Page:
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27 May 2009 12:30
President Jacob Zuma is not bound to wait for the outcome of Vusi Pikoli’s legal challenge to his dismissal as national prosecutions chief before appointing a successor, his office said on Wednesday.
Presidential spokesperson Thabo Masebe denied, however, that Zuma was about to fill the post, saying: “There is no decision.”
The presidency said in a statement that it wanted to correct inaccurate perceptions on the matter, including that it had agreed not to appoint a new national director of public prosecutions pending the outcome of the Pikoli case.
Pikoli insists that his dismissal by former president Kgalema Motlanthe last year was politically motivated and is challenging it in the North Gauteng High Court.
He won an undertaking while Motlanthe was still in office that the president would warn his lawyers should he move to fill the post.
Zuma’s office said he was therefore not obliged to wait for the high court ruling.
The instructing attorney in Pikoli’s case, Aslam Moosajee from Deneys Reitz, agreed that the presidency was obliged to give “reasonable notice” of any intention to appoint a new prosecutions chief.
He added, however, that if it did, the legal team would apply for an interim interdict to put the appointment on hold pending the outcome of the case.
Masebe said the presidency would stick to the agreement and inform Pikoli’s lawyers if Zuma planned to appoint somebody.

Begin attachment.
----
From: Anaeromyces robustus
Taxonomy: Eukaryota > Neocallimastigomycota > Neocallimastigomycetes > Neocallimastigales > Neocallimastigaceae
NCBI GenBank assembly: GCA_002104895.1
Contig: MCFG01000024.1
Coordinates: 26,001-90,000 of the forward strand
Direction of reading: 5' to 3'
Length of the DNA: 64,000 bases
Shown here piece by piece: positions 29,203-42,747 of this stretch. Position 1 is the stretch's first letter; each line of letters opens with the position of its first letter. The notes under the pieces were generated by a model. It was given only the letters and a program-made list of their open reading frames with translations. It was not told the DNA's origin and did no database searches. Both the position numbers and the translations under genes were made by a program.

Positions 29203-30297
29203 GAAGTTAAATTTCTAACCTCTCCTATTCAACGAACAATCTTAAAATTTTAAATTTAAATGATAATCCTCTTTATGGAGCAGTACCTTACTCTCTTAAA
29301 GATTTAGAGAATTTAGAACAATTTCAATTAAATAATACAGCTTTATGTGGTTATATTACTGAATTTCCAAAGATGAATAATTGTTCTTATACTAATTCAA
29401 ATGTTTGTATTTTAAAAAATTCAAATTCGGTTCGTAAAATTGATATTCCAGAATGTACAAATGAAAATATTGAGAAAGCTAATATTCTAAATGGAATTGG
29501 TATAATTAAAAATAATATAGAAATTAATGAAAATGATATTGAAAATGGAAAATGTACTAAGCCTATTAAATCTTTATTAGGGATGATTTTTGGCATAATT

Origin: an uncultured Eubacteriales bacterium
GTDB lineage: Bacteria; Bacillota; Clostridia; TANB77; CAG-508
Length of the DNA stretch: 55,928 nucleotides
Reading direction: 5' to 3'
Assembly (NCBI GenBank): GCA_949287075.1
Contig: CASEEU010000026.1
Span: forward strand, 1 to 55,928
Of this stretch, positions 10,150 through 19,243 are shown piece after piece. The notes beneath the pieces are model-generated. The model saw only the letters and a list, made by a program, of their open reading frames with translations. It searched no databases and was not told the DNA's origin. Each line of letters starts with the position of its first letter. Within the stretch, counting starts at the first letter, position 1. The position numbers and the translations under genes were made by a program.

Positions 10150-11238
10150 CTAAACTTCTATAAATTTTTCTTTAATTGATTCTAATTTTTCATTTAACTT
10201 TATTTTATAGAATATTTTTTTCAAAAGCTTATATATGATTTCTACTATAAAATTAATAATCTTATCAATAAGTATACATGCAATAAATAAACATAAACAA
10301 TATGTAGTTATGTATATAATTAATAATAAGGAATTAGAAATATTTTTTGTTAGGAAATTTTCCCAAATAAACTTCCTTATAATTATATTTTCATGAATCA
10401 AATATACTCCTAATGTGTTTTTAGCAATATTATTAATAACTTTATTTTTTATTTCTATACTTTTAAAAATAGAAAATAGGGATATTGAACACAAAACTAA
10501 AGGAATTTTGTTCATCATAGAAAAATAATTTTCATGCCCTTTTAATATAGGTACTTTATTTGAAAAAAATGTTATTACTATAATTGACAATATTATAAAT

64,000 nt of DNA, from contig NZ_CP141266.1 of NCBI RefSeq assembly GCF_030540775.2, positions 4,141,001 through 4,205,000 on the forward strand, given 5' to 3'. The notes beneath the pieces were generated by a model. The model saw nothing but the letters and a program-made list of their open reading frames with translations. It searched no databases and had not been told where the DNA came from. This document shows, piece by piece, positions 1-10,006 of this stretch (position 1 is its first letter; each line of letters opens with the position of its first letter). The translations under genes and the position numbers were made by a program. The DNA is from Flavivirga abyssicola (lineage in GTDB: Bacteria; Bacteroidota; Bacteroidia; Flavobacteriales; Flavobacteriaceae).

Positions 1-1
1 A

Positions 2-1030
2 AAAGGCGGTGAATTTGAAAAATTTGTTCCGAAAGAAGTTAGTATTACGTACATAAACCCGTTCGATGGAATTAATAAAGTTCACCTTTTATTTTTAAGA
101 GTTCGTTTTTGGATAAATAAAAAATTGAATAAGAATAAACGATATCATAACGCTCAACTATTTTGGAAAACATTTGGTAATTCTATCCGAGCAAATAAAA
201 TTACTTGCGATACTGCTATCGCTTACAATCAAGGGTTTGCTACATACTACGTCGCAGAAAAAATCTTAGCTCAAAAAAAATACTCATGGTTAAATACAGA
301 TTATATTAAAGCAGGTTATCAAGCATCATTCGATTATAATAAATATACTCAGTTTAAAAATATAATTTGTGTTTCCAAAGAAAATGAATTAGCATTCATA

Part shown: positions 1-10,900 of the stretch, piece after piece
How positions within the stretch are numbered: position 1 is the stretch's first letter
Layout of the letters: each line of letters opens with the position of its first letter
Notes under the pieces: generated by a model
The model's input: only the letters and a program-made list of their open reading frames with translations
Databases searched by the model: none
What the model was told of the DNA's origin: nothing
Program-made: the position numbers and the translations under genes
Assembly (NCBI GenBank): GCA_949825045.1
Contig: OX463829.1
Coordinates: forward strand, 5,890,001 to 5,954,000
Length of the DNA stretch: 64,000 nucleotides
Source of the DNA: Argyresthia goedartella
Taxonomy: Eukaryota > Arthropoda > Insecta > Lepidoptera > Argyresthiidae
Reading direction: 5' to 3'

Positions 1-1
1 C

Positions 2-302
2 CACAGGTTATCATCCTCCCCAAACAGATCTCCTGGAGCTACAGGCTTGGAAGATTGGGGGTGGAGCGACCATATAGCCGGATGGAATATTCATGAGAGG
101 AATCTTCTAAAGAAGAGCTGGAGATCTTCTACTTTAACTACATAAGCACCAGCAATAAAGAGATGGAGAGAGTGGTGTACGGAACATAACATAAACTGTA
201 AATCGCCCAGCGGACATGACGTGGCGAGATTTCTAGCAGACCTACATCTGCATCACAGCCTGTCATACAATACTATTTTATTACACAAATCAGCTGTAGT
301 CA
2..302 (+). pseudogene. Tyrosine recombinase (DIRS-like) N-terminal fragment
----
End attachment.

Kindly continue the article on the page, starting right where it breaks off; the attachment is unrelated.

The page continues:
“If the president decides to appoint, we will give them reasonable notice so that they can decide what to do.
If they decide to seek an interdict the president will defend himself.”
Pikoli was suspended by former president Thabo Mbeki in September 2007, and finally fired by Motlanthe in December last year for being insensitive to issues of national security.
Parliament ratified the decision in February amid bitter protest from the opposition, which said the legislature was rubberstamping an unfair dismissal.
In his statement, Zuma also said media reports that Mbeki had told the court he was advised by the National Security Council to suspend Pikoli were false.
“All he said was that he conferred with the National Security Council,” the presidency said.
Moosajee said it was difficult to say when the court ruling could be expected.
He said he was in the process of responding to affidavits from Motlanthe, Mbeki and his former director general in the presidency Frank Chikane, as well as former justice minister Enver Surty.
He expected to hand these to the court “in a few weeks” and would then request a hearing date for Pikoli’s application to have his dismissal set aside, he said.
Pikoli alleges that dismissal was partly a bid to halt the corruption case against Zuma, which was withdrawn by acting prosecution boss Mokotedi Mpshe in April, and to halt the prosecution of suspended national police commissioner Jackie Selebi.—Sapa
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